·         TS is confident about maintaining the Q4FY22 EBITDA/T trend in Q1FY23 too despite the higher cost of Cocking Coal by around $100/T as realization is expected to be increased by around  Rs.8000-8500/T (more than $100/T)

·         New material business expected to grow from present Rs.0.5B to over Rs.1B over next few years

·         Downstream business is also expected by healthy double-digit CAGR

·         TSE is currently building adequate slab stocks at the Netherlands plant (for downstream projects) so that overall volume impact is minimized when certain blast furnaces will go for scheduled maintenance; this will also release working capital in FY23 (cash-flow positive)

·         TSE is working closely with the Dutch government on the Russian PNG issues and is ready for the transition into a hydrogen-based plant by the end of 2030 (as earlier scheduled) or earlier as per EU policy/action

·         At present, TS is not exploring selling iron ore outside the group (merchant mining) due to captive production and demand issues; TS is exploring more captive mining of iron ore to meet its planned production target of 40MT by 2030; but after 2030, may consider the same if there is a huge surplus of captive iron ore and no scope for any significant value addition

·         Despite skyrocketing prices due to the Russia-Ukraine war, the demand for steel is not impacted at all except auto sector for semiconductor issues

·         Russia-Ukraine war and subsequent short supply of steel from Russia/Ukraine and other Eastern European countries is an opportunity for TSE as demands remain robust in Europe

·         Due to captive iron ore constraints, TSI will also stress on scrap recycling route including ELV (End of Life Vehicle) to support volume going forward

·         Immediate expansion plan: NINL from 1MT to 4MT; TSLP (Tata Steel Long Products) will add +0.4MT

·         The expansion of NINL from 1 to 4MT will require around Rs.20-25B capex

·         Around Rs.11.500B has been spent so far for the expansion of the Kalinganagar project out of the earlier plan of Rs.23B

Tata Steel, which is a leading Indian MNC and steel manufacturer, having an operational capacity of around 31MT, is now facing a production shortage and thus guided only about +1.70% incremental sales volume in FY23 (+0.5MT) unless Kalinganagar Plant (5MT) and NINL (1MT in FY23) fully come into operations. TSI is aiming for 40MT from the present 20MT by 2030 with adequate captive mining support in India.

Fair Valuations: Tata Steel (consolidated): Rs.1533-1687 by FY24-25

Considering all pros & cons of Indian as-well-as European operations, robust, but volatile steel prices, synchronized global infra/EV stimulus, and production constraints in India, Tata Steel may report a decline of around -20% core operating EPS in FY23 after FY22 ‘Golden Year’ core operating EPS RRs.475.17. But from FY24 onwards, Tata Steel may report around +10% CAGR (at least on an average) in core operating EPS supported by gradual higher production capacity and better operational cost control coupled with robust steel prices.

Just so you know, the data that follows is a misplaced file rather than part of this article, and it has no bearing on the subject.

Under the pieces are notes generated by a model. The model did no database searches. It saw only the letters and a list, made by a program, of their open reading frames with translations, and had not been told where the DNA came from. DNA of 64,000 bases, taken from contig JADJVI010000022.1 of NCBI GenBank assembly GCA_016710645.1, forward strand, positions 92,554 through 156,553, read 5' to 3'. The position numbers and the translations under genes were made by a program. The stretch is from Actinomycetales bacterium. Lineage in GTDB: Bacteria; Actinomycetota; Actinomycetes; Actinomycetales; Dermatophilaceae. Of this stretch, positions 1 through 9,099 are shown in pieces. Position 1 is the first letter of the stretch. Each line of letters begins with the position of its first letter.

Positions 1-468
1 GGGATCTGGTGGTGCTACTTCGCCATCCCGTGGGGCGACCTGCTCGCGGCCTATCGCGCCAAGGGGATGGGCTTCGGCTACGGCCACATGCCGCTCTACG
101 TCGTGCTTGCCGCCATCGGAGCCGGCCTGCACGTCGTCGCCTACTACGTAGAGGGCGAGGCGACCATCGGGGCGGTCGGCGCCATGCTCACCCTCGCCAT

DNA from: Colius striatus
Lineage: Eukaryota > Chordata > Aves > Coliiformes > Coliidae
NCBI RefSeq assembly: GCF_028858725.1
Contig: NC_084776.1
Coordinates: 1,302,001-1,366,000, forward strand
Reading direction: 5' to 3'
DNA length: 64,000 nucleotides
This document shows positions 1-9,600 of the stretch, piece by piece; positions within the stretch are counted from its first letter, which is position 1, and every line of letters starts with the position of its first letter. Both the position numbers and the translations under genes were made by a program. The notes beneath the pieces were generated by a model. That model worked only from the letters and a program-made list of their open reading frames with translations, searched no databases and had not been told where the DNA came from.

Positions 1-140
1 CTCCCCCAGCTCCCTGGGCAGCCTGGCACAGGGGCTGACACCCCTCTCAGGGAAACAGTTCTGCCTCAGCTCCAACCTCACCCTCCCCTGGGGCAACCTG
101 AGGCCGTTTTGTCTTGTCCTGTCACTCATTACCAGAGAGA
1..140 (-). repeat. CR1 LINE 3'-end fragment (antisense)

In FY22, Tata Steel reported a core operating EPS of around Rs.475 vs 191 in FY21. Assuming even -20% decline due to production constraints and lower EBITDA/T amid higher raw material and energy costs, but the lower realization, Tata Steel may report Rs.380.13 core operating EPS in FY23. But considering planned production expansion in India and expected elevated local/global demand, Tata Steel may deliver at least +10% CAGR in core opening EPS from FY24 to FY26.

And assuming a bare minimum (nominal) average PE of 3, the fair valuation of Tata Steel should be around 1584/- in FY22 (already scaled 1539) and.1267/- in FY23 (already plunged to around 828/- after imposition of export duty). Further assuming +10% CAGR instead of the normal +20% in core operating EPS growth (due to production constraints), the fair valuation of Tata Steel may be around 1394-1533-1687 by FY: 24-26. As the market always discounts future earnings at least 1-yr in advance, Tata Steel should scale around 1287-1394-1533 and 1687 by FY: 23-25. Having said that, there is upside risk in Tata Steel's valuation, considering very low core operating PE despite the potential of double-digit CAGR and positive cash flows.

Technical Outlook: Tata Steel


Looking ahead, whatever may be the narrative, Tata Steel has to sustain over 825-840 levels for 890 and higher as per the above table. On the flip side, sustaining below 800-780, it may further fall to 710-645 and lower levels as above.


P&L Analysis: Tata Steel (consolidated)





I/we have no positions in any stocks mentioned, and no plans to initiate any positions within the next 72 hours.

Business relationship disclosure:

I wrote this article myself, and it expresses my own opinions. I am not receiving compensation for it (other than from Stocx Research Club). I have no business relationship with any company whose stock is mentioned in this article.

Disclosure legality:

I am not a SEBI Registered individual/entity and the above research article is only for educational purpose and is never intended as trading/investment advice.